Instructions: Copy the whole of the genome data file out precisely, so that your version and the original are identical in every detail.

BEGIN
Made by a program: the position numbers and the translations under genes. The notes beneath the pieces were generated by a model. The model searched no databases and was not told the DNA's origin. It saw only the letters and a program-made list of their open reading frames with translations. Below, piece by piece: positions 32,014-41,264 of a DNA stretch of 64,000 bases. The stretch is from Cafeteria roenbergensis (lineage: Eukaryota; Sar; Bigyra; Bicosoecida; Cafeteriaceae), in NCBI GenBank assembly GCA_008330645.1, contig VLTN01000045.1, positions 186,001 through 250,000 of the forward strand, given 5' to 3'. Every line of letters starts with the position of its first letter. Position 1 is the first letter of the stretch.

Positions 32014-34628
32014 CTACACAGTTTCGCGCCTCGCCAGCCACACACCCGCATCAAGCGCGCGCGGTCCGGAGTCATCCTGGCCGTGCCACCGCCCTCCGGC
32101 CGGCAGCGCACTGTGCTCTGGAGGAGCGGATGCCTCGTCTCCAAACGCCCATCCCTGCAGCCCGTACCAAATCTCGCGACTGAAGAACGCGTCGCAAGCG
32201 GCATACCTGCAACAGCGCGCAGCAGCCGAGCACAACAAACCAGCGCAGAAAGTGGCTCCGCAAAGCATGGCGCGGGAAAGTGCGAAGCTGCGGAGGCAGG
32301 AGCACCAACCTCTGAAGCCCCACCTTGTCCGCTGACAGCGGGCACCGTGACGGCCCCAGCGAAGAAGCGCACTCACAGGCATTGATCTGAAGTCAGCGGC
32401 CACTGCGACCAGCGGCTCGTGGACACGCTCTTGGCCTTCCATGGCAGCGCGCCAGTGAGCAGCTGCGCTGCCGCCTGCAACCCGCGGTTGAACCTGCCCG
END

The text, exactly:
Made by a program: the position numbers and the translations under genes. The notes beneath the pieces were generated by a model. The model searched no databases and was not told the DNA's origin. It saw only the letters and a program-made list of their open reading frames with translations. Below, piece by piece: positions 32,014-41,264 of a DNA stretch of 64,000 bases. The stretch is from Cafeteria roenbergensis (lineage: Eukaryota; Sar; Bigyra; Bicosoecida; Cafeteriaceae), in NCBI GenBank assembly GCA_008330645.1, contig VLTN01000045.1, positions 186,001 through 250,000 of the forward strand, given 5' to 3'. Every line of letters starts with the position of its first letter. Position 1 is the first letter of the stretch.

Positions 32014-34628
32014 CTACACAGTTTCGCGCCTCGCCAGCCACACACCCGCATCAAGCGCGCGCGGTCCGGAGTCATCCTGGCCGTGCCACCGCCCTCCGGC
32101 CGGCAGCGCACTGTGCTCTGGAGGAGCGGATGCCTCGTCTCCAAACGCCCATCCCTGCAGCCCGTACCAAATCTCGCGACTGAAGAACGCGTCGCAAGCG
32201 GCATACCTGCAACAGCGCGCAGCAGCCGAGCACAACAAACCAGCGCAGAAAGTGGCTCCGCAAAGCATGGCGCGGGAAAGTGCGAAGCTGCGGAGGCAGG
32301 AGCACCAACCTCTGAAGCCCCACCTTGTCCGCTGACAGCGGGCACCGTGACGGCCCCAGCGAAGAAGCGCACTCACAGGCATTGATCTGAAGTCAGCGGC
32401 CACTGCGACCAGCGGCTCGTGGACACGCTCTTGGCCTTCCATGGCAGCGCGCCAGTGAGCAGCTGCGCTGCCGCCTGCAACCCGCGGTTGAACCTGCCCG